Cuban Revolution 2 Essay, Research Paper
The revolution in Cuba was not a result of economic deprivation, nor because of high expectations in the economy, it was the political factors and expectations which evoked the civilians to revolt. The Cuban economy was moving forward at the time before the rebellion but the dominant influence of the sugar industry made the economy “assymetrical” and encouraged no “dynamic industrial sector”. Because of the dependance on sugar, the unemployment rate ranged between 16 and 20% rising and falling with sugar prices, ebbing and flowing as the season changed. The rural wage levels were incredibly unsteady and unpredictable; the standard of living was low. Dependance on the sugar industry did not retard the economy of Cuba, just the wages of its workers. It was the leaders of the nation who reaped profit from this dependance, and it was the leaders of the nation who insisted on keeping the nation the way it was. By the mid 1950’s, however, the middle class had expanded to 33% of the population. Democracy, as we know it, broke down: the large middle class did not assert democratic leadership, there was no social militancy in the working class ranks, and the people found order preferable to disarray. Batista could no longer legitimize his regime . Failure in the elections of 1954 showed the discontent of the people, and failure in communications with the United States illustrated its discontent. Finally, opposing forces confronted Batista’s power: there were street protests, confrontations with the police, assault, sabotage, and urban violence. This began the revolution in Cuba. America, with its stubborn ideas and misjudgements of character, forced Castro to turn to the Soviets for alliance and aid. When Castro visited the United States in April, 1959, there were different respected individuals holding different views of him and his future actions. Nixon believed Castro to be naive, some others thought him a welcome change from Batista, still others called him an “immature but effective leader, without a well formed view of how to lead a revolutionary movement and not overly concerned with abstract of philosophical matters” (p. 55). Why, then, did the United States impress nit-picky ideals like “there should not be communists in the Army or in labor”, or “Cuba’s approach to the Batista trials is totally unacceptable, too casual, too nonchalant” on this “forming” leader? Castro was like an inexperienced murderer with a gun in his hand: any rustle in the background could set off his nervous trigger finger causing death, destruction, and liaisons with the U.S.S.R. When America expressed dislike of the trial procedures Castro was holding, of course he (Castro) would try to prove he was able to run his country by himself and snub the U.S. ambassador. The United States had so much invested in Cuba that it was stupid to think that Cuba could not retaliate when the U.S. cut off sugar imports. America was just too sure of itself thinking it could get away with criticism and acts like that when an “immature” leader was in control. Cuba was not totally dependant on the United States and proved itself so. If Cuba could not find help and support in America, it sought elsewhere for those who smiled on its actions and ideals. Castro found friends in Russia; the United States made this so. Succeeding and failing have alot to do with judgement. For the United States, the revolution was a failure because the result was a communist nation in the Carribean. For the revolutionarie s in Cuba, the revolution accomplished many of their goals: capitalism was abolished and socialism installed eroding class distinctions and eliminating private property, the working conditions improved, women’s rights improved, labor unions were recogniz ed, the military became more modern and advanced, political order was restored, the status of the country improved from dependant to independant, and many more. For the people of Cuba, therefore, the revolution can be viewed as a success (if communism ca n be seen as acceptable), but for America, the result was a failure.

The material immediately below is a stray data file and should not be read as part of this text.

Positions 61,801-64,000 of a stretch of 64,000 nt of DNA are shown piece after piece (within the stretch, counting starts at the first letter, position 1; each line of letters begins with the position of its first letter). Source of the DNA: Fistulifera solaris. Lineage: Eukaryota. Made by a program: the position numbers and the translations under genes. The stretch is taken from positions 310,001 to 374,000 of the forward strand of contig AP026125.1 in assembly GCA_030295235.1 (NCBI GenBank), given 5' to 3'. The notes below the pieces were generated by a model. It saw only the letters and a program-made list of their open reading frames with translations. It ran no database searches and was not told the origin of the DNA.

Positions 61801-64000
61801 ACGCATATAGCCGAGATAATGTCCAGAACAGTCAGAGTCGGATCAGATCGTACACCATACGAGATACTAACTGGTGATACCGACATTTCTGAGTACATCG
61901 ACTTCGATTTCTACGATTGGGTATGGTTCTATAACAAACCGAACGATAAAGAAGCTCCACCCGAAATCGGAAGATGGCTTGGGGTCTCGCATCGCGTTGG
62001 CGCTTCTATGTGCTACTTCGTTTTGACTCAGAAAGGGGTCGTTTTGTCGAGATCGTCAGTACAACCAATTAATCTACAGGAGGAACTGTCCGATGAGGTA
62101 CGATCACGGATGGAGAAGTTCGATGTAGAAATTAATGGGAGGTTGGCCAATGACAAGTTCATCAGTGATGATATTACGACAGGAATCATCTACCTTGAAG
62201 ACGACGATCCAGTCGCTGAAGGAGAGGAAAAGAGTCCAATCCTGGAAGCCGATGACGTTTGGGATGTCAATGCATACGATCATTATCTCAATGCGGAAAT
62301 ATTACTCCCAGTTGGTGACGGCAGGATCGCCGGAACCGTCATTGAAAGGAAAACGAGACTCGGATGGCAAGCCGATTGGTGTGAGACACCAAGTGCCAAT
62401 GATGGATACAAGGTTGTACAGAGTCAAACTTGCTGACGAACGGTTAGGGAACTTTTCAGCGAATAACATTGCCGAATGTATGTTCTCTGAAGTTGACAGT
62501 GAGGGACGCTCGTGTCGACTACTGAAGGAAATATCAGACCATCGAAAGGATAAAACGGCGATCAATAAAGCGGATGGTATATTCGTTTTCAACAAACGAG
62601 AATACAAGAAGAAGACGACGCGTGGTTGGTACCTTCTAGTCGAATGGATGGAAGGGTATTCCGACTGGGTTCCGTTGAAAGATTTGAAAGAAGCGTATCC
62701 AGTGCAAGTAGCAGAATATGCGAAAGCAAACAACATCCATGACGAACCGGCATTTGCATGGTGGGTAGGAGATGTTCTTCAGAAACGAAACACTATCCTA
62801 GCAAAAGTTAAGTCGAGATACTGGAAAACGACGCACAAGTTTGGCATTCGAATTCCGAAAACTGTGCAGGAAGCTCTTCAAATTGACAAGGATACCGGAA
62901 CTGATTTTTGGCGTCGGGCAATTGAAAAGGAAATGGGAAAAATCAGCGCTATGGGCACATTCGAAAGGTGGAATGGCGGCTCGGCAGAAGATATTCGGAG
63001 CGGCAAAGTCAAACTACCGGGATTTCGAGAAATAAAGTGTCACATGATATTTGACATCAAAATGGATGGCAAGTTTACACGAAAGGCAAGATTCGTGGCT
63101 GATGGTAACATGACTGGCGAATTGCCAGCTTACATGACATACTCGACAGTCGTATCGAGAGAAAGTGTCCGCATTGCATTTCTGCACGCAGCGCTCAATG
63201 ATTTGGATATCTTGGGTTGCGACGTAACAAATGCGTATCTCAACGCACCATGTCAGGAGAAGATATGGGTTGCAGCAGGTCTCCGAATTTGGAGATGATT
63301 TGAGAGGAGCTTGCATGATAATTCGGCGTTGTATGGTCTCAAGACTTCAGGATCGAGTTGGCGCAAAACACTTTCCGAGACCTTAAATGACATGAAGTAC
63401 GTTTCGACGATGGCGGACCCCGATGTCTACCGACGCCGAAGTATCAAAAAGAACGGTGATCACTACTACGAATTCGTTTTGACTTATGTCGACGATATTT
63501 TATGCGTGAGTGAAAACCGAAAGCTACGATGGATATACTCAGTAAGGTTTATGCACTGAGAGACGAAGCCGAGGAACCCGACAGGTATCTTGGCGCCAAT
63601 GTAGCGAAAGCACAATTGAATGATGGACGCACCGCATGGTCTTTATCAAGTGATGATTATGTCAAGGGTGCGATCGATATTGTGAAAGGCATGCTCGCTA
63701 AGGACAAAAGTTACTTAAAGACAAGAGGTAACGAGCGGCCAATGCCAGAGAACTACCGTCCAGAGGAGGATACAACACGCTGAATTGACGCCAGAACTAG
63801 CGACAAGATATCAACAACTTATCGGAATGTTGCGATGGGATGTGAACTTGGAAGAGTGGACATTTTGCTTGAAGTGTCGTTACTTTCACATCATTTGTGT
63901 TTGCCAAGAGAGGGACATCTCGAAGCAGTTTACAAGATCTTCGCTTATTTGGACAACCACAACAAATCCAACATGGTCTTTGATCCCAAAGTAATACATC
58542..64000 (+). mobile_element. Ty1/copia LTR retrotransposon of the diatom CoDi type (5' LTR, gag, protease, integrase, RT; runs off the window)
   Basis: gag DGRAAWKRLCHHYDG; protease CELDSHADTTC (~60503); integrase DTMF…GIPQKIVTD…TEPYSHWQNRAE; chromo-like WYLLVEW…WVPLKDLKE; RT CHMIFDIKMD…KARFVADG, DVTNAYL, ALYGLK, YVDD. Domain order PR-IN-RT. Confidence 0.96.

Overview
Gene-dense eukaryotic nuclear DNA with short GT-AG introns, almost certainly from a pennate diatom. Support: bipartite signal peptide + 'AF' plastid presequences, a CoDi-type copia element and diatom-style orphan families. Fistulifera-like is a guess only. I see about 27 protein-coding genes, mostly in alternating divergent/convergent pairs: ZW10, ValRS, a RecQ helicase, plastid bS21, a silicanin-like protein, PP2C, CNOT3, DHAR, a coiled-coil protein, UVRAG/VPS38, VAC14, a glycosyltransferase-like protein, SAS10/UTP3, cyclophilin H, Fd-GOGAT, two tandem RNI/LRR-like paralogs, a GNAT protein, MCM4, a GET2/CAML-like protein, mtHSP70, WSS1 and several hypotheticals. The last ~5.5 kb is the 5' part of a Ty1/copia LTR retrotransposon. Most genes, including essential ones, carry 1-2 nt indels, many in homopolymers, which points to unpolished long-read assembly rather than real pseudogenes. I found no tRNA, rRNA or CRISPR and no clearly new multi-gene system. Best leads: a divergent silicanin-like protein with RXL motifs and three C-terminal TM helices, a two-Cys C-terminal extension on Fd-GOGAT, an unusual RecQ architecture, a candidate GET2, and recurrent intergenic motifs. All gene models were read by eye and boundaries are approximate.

Latin America is one of the poorest and underdeveloped sections of the world. Because of this fact, it is difficult for its nations to compete and thrive in the world market with modern nations as they struggle to industrialize and improve their status. Capitalism, as a basis for an economy, means that each man has to struggle to make a living, that each man may fail and starve, and that each man may get a lucky break and thrive. We saw this struggle of the lower classes clearly in Mexico during their industrialization. With communism, a man may not become of greater status than he is born with, but then again that status is no better than his neighbors; this man is, however, guaranteed a certain amount of land, for example, and a certain home and a certain salary. To the poor, those threatened by the extreme of starving, this idea is very appitizing. To a nation undergoing change, where there are many poor and these poor could get hurt by the industrialization, communism is appealing in every way.
The United States has to learn that it is not in total control. We cannot go around condemning countries which hold procedures different than our own. The developing count ries in Latin America must struggle through economically and politically hard times to reach their own maturity; this means experimentating with different styles of government to find out which is best for the specific country.